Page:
Japanese Sports Cars Ruled Early 2000s; Here Are Eight Of Our Favorites

Nowadays, Japanese sports cars are out numbered by their rivals from Germany and the United States. In the early 2000s, however, they reigned supreme.

By the 1990s, seemingly every automaker from Japan was churning out performance vehicles of all shapes and sizes, from all-wheel-drive sedans, to rear-wheel-drive coupes. And once the new millennium rolled around, they all had multiple generations to refine their creations, resulting in some iconic sports cars.

Here are eight of our favorite Japanese sports cars from the early 2000s:

Mazda MX-5

Mazda MX-5 NB

Photo via Mazda

You might mock the Miata for its lack of power, but there’s no denying every iteration of the MX-5 have been some of the best-handling small roadsters on the market. Even though the second-generation didn’t have the popup headlights of its predecessor, it still managed to look more similar to the iconic RX-7 thanks to its lines.

Toyota MR2 Spyder

2000 Toyota MR2 Spyder

Photo via Toyota

Before it earned a reputation for making boring family vehicles that can easily surpass 100,000 miles, Toyota was well-known for its sportier models. The MR2 is one of the most unique, as it was the only mid-engine car the company made. Thankfully, we’re beginning to hear rumors Toyota is planning to resurrect the MR2.

Honda S2000

2004 Honda S2000

Photo via Honda

If you wanted a two-seater roadster with a bit more power than the MX-5, the S2000 was likely your go-to. And, despite the Miata’s resemblance to the RX-7, the S2000 arguably was even better looking.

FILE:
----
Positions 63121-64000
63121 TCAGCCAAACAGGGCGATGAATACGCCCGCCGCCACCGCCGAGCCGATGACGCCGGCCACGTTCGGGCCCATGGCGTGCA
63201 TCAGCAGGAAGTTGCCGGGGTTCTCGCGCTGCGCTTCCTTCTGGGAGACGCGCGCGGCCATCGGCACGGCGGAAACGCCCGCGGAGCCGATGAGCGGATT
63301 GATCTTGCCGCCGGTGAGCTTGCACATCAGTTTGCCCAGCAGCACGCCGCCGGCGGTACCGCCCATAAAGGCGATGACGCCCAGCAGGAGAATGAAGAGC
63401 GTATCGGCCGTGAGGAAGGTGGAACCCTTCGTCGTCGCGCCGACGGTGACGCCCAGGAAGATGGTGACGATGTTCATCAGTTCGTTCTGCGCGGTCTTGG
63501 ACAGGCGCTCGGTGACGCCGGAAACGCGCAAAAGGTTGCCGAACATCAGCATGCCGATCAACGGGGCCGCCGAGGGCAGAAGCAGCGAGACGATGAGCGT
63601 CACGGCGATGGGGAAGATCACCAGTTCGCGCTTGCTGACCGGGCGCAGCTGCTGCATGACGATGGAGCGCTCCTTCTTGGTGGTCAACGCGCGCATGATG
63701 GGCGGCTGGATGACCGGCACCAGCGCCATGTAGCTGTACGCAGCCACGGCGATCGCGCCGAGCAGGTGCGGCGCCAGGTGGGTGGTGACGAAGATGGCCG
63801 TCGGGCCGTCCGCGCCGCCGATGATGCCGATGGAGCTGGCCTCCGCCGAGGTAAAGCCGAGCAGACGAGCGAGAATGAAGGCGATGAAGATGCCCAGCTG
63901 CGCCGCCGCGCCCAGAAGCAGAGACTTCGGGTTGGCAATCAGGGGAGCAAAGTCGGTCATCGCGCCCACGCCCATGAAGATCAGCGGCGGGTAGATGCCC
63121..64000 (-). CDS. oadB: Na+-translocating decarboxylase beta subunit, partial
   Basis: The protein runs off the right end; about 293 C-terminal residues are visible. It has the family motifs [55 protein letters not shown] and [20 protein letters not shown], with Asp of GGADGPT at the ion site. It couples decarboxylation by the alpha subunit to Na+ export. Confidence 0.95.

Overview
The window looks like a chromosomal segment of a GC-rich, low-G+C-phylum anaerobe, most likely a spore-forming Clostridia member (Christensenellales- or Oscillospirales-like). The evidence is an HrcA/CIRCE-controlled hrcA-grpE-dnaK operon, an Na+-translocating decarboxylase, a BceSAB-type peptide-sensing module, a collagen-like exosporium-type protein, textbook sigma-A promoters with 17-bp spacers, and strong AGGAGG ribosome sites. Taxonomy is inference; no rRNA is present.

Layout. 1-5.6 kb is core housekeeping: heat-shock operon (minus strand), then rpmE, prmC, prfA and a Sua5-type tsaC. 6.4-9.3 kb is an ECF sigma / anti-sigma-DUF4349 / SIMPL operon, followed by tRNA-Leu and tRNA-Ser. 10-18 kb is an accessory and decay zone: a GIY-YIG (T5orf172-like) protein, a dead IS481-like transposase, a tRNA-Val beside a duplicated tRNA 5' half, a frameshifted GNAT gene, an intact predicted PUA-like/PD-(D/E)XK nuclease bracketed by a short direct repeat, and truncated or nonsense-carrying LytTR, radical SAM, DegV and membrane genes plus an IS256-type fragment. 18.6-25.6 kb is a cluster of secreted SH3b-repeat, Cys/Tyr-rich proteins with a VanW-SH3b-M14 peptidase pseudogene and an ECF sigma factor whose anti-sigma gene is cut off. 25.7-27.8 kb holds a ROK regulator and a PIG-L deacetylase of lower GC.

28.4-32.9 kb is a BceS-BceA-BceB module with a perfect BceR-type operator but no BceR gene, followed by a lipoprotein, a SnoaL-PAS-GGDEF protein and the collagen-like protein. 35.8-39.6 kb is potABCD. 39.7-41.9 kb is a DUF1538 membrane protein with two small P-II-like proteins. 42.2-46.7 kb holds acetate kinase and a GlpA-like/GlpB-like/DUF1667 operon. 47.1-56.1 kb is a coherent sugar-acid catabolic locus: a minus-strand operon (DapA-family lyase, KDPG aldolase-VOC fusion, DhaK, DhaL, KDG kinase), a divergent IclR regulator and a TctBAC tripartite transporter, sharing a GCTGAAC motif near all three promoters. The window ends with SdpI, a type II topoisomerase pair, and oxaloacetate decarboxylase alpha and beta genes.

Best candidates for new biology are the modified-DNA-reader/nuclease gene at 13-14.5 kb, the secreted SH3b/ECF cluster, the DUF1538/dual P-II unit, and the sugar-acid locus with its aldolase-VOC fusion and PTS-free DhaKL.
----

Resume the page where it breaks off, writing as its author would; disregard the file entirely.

Nissan Skyline GT-R R34

1999 Nissan Skyline GT-R R34 M-Spec

Photo via Nissan

Although it was never sold in the U.S., we’d be remiss if we excluded the GT-R R34 from this list. The Skyline was, and still is hugely popular among American JDM fans, partly due to its inclusion in “2 Fast 2 Furious,” “Gran Turismo” and “Forza.” Even though the R34 is nearing its 20th birthday, it still looks good, even by today’s standards.

Acura Integra Type R

2000 Acura Integra Type R

Photo via Honda

The new Nurburgring record-holding Civic might be the first Type R sold in the U.S. with a Honda badge, but Type R debuted stateside with the Integra. In its day, the Integra Type R was considered one of the best-handling front-wheel-drive cars you could buy. That’s why some of these have been selling for more than $40,000 at auction lately.

Mitsubishi Lancer Evolution VIII

2005 Mitsubishi Lancer Evolution

Photo via Mitsubishii

The Evolution didn’t change much from the eighth to the ninth-generation, which was fine by us, because Mitsubishi nailed the styling with the Evo VIII. And, much like the Evolutions before it, it was a true rally-bred sports sedan. It’s a shame Mitsubishi decided to pull the plug on the Evo after 2015.

Subaru WRX STI

2004 Subaru WRX STI

Photo via Subaru

Hard-core Subaru fans might prefer the first-generation STI because it was the start of an iconic performance model, but we prefer the second-generation — more specifically, the face-lifted version of the second generation. This was the first iteration of the STI that ditched the round bug eyes of Imprezas from yesteryear, giving it a more attractive, and more purposeful-looking front-end. Although the current STI is markedly faster, we love the one from the early 2000s because more people bought it in the proper Subaru World Rally Championship color scheme: blue with gold wheels.

Mazda RX-8

2009 Mazda RX-8

Photo via Mazda

It might not have the same level of notoriety as the RX-7 before it, but the RX-8 is just as cool. It featured a sporty exterior, unique suicide door design and, most importantly, a wankel engine. We only wish Mazda would come out with another rear-wheel-drive coupe to follow up this beauty.

Thumbnail photo via Subaru

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